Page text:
The Liberals saw themselves as educated elite who would lead Italy forward to national unity, economic prosperity and great power status. They found various obstacles in their path and various factors which contributed to the instability of the Liberal state.
The operation of Italy’s political system was similar to that of Britain’s. Although, there were some vital differences; Italy had no clearly defined political parties and there was no two-way system. The urban and rural poor did not have the vote, meaning politicians represented the narrow wealthy, middle-class. These Liberals had very similar ideologies, so consequently, there seemed to be no necessity for formal political parties. The politics of transformismo was used, where former political opponents might temporarily put aside their differences and come together in parliament.
These alliances were fragile, disagreements and controversial ideologies led to politicians withdrawing support and government falling. This was shown through statistics; the government had over 20 prime ministers between 1896 and 1914. These ever-changing governments indicated that Liberal politics was not about principle of the good of the nation; it was simply the pursuit of power or its own sake. There was also evidence to show political stability, Liberals had extended the vote for Males, so from 1912 there was effectively universal male suffrage. They also introduced an eight-hour day, income tax and Women’s rights. According to the liberals, Italy had a stable political system. The Liberal leader Giovanni Giolotti, who was prime minister for all but three years 1903 – 1914, had managed to co-opt both moderate Socialists and moderate Catholics into governing society. However, there was still growing political opposition and growing criticism of the Liberal government.
The vision of a successful Liberal Italy was firmly rejected by the Liberals’ political opponents. Socialists condemned the regime as a cover for capitalist exploitation of the Italian working class. Wages were still very low and hours were long in comparison with the rest of Western Europe. Welfare benefits, such as sickness and pension payments, also compared unfavourably. The wealth of the country had been spent on attempts to control more land in East Africa and Libya, whilst severe poverty was still widespread. The fact that five million Italians had chosen to emigrate to the USA and South America in the period 1871 – 1915 confirmed the failure of the Liberalism to address the problem of poverty. Nationalists found the regime equally contemptible. It had failed to make Italy a major force on the European scene, incompetence had to led to a humiliating military defeat at the hands of the Ethiopians in 1896. Nationalists, along with Socialists, agreed that the vast emigration was a national disgrace.
These emigrants were men and women whose energy should have been employed to build up the Italian economy. Nationalists believed that Liberals were only concerned about their own careers and private interests and they made deals with anyone who could further their selfish aims. Giolitti had allied with Socialists and Catholics and had shamelessly attempted to use the government’s powers to manipulate the results of general elections. Catholics were divided over Liberalism. Many found it difficult to support a regime which is 1870 had trampled over the Pope’s territorial rights in Rome. The introduction of the wider suffrage had encouraged the emergence of Catholic groups dedicated to helping the poor Catholic peasantry. Governments during the Giolittian era had granted monies to southern provinces to improve irrigation and the supply of drinking waters. Poverty remained a desperate problem, particularly in Sicily where 0.01 per cent of the population owned 50 per ccent of the land, leaving a mass of landless peasants. Some Catholics saw the Liberal regime as infinitely preferable to Socialism.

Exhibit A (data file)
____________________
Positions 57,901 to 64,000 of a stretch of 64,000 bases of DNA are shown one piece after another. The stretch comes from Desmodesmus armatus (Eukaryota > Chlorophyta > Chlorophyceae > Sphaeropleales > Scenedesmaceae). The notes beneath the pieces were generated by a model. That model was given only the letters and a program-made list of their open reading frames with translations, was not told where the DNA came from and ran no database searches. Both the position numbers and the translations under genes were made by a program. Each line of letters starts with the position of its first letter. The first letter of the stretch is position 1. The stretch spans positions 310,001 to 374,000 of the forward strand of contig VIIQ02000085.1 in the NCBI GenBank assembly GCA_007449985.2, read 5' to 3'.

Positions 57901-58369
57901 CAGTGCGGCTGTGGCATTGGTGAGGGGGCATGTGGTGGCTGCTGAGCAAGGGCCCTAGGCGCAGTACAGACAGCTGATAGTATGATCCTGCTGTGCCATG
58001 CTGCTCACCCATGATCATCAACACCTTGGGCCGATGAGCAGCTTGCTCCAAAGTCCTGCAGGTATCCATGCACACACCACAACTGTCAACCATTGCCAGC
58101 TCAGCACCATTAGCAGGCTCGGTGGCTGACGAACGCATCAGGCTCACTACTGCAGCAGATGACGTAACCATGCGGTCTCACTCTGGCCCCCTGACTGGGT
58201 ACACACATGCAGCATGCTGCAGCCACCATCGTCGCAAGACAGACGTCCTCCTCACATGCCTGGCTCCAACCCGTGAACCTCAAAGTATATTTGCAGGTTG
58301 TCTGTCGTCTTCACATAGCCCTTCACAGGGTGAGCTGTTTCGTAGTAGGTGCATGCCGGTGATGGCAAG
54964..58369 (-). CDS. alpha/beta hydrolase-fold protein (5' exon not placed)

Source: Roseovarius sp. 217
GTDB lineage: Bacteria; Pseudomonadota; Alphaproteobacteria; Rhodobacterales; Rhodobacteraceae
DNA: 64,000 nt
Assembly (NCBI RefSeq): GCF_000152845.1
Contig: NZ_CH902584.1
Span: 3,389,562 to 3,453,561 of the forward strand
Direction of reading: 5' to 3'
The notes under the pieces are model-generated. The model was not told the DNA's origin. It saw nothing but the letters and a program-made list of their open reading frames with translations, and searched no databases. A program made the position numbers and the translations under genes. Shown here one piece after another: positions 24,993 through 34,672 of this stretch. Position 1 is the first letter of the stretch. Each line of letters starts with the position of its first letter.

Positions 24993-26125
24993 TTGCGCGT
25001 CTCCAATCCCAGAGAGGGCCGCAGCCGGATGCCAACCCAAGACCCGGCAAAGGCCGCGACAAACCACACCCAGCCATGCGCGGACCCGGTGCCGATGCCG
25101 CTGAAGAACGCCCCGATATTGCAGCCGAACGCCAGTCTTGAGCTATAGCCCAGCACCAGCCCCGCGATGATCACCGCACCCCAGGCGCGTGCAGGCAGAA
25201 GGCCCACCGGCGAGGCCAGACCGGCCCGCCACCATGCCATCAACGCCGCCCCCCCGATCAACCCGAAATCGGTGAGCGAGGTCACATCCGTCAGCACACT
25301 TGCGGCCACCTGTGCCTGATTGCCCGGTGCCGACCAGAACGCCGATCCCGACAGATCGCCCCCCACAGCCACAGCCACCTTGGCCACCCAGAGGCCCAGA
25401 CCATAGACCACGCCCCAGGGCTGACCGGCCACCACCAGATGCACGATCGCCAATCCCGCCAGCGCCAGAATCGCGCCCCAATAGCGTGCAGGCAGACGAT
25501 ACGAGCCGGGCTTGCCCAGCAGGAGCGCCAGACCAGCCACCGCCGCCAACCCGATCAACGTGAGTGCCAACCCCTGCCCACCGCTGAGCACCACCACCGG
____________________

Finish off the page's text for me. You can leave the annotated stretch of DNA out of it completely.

Regardless of the criticisms from the political opposition, the Liberals argued that Italy had made huge progress under the rule, particularly economically. The national income had risen from 62 billion lira in 1895 to 92 billion lira in 1915. Taxes on food had been reduced, and Liberal government had spent money to improve roads, railways and the supply of drinking water. However, Italy was still an agricultural country, with some 68% of the population dependant on the land for at least part of their livelihood.
Despite Giolitti’s reforms, 1914 saw the worst outbreak of mass unrest in 1898. In June the shooting of three demonstrators sparked off riots or demonstrations in most major cities. Some radicals seized control of government buildings, a general strike was called but the various Socialist groups failed to organise their protests effectively. The government had to use thousands of soldiers to restore order. ‘Red Week’, as it became known, displayed the social unrest and failures in Italy’s society. Some claimed that this failure shows that the Liberal regime had not satisfied key groups.
There was a large social and economic gap between the North and South, there was also large differences between the town and country. The Liberals were made up of mainly middle-class men from the North, meaning the peasants and those in poverty in the South were not represented in parliament. Although there was evidence that the Liberals had attempted to help poverty, the Catholics still had to help those in need.
The Liberal State had benefitted Italy to a certain extent, the working democratic system was an improvement to the previous political ruling and there was strong evidence of economic development. However, there were still a lot of existing problems which the Liberals had failed to deal with. The strong political opposition and criticisms showed that key groups were still unhappy with the country.